A popular quote claims “Freedom is the right of all sentient beings”. Is it then applicable over the domain of software and ICT? The term FOSS (Free and Open Source Software) evolved from the late 90’s to the early 2000’s, presents a bold stance in the field what was once proprietary and licensed. Although the term often appears in its entirety, occasionally they appear disjointed as “Free software” or “Open Source software”, collectively “F/OSS”. Free software movement founder and guru, Richard Stallman identifies the difference it makes when you call a software either “free” or “Open Source”. He insists the term “free” respects the users’ essential freedoms of using it. Be it whether running it, studying and changing it, and redistributing copies with or without changes. He reminds that it’s not a matter of price, but of freedom, with an analogy of “free speech” over “free beer”.
In the “Open Source” philosophy, the intentions are slightly narrower. There, the software source is opened up to the community for better collaboration and improvement. But it does not mean freedoms may come with it. Alteration or redistribution may allowed or prohibited depending on the particular “Open Source license”.
FOSS (Free and Open Source) is however the perfection that adjoins all the qualities that both may lack individually. There, the source code is open for collaboration and comes with unrestricted usage freedoms. Be it “Free” or “Open Source” or “Free and Open Source”, the road to such freedoms are always under the risk of being overshadowed by popular proprietary and licensed software. They both have their pros and cons, and following are some examples that shows why.
Cost: Even “free” software may come at a price. This is the difference between “price” and “freedom” which is ambiguously represented by the word “free”. With F/OSS, often the cost is at a bare minimum when compared with Proprietary software. The suppliers may charge you for the software, but that charge comes with all the freedoms of usability.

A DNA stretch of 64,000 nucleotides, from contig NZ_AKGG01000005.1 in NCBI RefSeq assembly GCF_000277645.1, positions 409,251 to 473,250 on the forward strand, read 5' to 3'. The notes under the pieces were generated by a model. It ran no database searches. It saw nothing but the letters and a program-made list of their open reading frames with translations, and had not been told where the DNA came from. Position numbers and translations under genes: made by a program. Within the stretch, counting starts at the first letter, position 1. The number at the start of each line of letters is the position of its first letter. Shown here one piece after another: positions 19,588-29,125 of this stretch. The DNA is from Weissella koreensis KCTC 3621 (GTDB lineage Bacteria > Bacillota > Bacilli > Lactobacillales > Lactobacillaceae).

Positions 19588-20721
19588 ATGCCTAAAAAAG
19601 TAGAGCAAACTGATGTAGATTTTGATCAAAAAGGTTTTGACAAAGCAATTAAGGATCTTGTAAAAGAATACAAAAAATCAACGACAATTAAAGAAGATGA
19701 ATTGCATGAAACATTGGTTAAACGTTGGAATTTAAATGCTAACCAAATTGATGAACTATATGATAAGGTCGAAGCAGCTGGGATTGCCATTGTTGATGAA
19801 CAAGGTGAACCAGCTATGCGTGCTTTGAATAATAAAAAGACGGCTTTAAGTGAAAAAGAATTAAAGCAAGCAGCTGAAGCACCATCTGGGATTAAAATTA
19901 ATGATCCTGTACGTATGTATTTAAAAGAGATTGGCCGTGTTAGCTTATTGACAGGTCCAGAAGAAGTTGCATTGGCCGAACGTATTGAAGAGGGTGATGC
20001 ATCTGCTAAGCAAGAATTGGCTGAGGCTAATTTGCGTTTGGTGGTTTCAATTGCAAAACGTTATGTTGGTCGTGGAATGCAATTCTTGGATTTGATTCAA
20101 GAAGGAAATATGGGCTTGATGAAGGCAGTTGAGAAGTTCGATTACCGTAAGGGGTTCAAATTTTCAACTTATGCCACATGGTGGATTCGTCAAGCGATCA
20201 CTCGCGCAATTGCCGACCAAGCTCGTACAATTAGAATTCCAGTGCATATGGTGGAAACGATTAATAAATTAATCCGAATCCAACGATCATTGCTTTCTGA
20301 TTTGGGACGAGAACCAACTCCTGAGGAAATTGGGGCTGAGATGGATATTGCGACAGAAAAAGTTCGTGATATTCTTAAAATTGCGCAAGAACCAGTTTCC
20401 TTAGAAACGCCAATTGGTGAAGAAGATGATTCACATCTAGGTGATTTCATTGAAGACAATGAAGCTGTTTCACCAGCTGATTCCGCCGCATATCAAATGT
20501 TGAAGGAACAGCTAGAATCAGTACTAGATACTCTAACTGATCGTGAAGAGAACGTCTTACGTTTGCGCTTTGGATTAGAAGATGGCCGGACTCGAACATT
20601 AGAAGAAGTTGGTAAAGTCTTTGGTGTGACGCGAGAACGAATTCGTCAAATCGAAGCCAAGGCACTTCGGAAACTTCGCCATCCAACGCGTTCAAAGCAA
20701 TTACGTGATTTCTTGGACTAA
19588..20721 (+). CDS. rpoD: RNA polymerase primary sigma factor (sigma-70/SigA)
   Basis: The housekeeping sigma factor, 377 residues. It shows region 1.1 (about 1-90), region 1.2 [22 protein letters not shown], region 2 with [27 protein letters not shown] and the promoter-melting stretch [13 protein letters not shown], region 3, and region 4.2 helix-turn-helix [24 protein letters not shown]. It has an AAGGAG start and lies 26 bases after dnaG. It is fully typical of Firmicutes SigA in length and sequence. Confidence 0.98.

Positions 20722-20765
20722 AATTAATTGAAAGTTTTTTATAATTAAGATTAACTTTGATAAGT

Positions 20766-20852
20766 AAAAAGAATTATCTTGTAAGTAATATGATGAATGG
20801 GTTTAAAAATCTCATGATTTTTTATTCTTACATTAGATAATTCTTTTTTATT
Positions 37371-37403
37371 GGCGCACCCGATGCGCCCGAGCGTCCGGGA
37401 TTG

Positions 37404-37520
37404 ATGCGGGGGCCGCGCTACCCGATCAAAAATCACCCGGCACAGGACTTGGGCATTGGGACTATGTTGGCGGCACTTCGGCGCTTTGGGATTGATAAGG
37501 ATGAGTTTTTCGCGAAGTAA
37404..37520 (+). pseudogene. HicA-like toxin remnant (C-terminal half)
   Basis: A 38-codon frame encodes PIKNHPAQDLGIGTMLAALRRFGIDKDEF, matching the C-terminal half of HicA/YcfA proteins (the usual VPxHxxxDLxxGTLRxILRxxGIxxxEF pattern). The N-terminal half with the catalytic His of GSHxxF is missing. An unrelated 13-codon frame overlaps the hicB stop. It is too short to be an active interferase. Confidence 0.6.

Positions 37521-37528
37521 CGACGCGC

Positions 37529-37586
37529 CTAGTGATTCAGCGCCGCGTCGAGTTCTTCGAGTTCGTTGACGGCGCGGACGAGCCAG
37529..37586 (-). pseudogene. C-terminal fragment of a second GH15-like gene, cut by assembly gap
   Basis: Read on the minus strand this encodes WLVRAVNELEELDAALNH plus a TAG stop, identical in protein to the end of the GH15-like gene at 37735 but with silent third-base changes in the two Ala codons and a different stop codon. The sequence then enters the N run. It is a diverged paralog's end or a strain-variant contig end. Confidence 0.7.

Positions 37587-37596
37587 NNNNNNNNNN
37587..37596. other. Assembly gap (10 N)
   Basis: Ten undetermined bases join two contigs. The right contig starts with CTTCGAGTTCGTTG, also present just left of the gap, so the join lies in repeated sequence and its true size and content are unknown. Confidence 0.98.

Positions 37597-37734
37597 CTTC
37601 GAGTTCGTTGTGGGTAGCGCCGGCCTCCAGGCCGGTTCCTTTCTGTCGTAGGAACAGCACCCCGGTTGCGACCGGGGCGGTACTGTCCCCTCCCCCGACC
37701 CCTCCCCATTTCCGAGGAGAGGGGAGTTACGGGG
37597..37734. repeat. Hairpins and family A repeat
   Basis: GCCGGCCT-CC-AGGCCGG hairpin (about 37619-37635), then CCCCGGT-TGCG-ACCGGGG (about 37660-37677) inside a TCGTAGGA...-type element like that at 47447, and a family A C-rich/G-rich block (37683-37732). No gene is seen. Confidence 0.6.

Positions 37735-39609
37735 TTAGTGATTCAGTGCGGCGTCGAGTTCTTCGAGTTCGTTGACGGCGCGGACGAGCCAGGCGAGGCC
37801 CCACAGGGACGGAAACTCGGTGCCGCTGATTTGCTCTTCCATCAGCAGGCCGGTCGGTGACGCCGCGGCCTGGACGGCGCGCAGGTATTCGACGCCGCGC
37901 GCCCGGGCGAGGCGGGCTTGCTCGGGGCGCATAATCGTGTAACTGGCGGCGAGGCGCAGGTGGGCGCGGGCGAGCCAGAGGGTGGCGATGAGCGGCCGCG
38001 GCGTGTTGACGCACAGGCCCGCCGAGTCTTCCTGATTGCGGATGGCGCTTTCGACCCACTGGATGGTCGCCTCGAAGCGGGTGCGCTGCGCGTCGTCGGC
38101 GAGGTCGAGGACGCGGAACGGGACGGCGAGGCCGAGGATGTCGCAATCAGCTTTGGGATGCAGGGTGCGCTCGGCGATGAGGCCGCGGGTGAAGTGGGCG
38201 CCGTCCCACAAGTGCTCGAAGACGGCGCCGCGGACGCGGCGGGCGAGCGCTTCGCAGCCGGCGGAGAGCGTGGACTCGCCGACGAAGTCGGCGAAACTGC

Timeliness: F/OSS is ever evolving, and rapidly. A newer version of Ubuntu, a FOSS linux operating system software sees a release every six months. Compared with the proprietary giants in the operating system arena, that’s fast. Newer extensions, fixes and updates are continuously being worked by the larger community. However it comes at a cost. Some extensions may meet dead-ends, some find footing and flourish.
Security: Open Source is under the scrutiny of millions of participants around the world. There is very less risk of being at security risk since all the back doors are known and visible. Conversely, it may also open up the vulnerabilities to be masses to be misused. But a well maintained project has fewer risks due to their strong community and the transparency.
User support: User support depends on the community around a specific F/OSS project. Some are well documented and have strong communities. Some are weaker. Choosing a F/OSS product comes at a research that should concentrate on the support factor. This is a field where proprietary software shines as well as popular and large scale F/OSS products. The documentations are standard, user friendly and extensive.
Compatibility: The IT industry runs on multiple platforms, software and services. It is never uniform and no reason to be. So, finding a F/OSS product that can deal with external formats and services takes research and collaboration. For example currently the OpenOffice suite can read Microsoft Office documents. Even proprietary tools have no way around this.
Computer Literacy: Linux distributions and other open source products are known to be geek-friendly. They require a higher computer literacy in handling, compared to proprietary versions. However, to bridge that gap distributions like Ubuntu OS and other large scale F/OSS products come with a user friendly interface that even the lesser experienced can handle.
The developer perspective: Open source projects can rely on existing open source projects. Thus they warrants less cost and time. The developers have a sense of ownership in the product they are empowered to maintain. It is open to flexibility in light of developments in the field and keeping abreast of the changing requirements and features.
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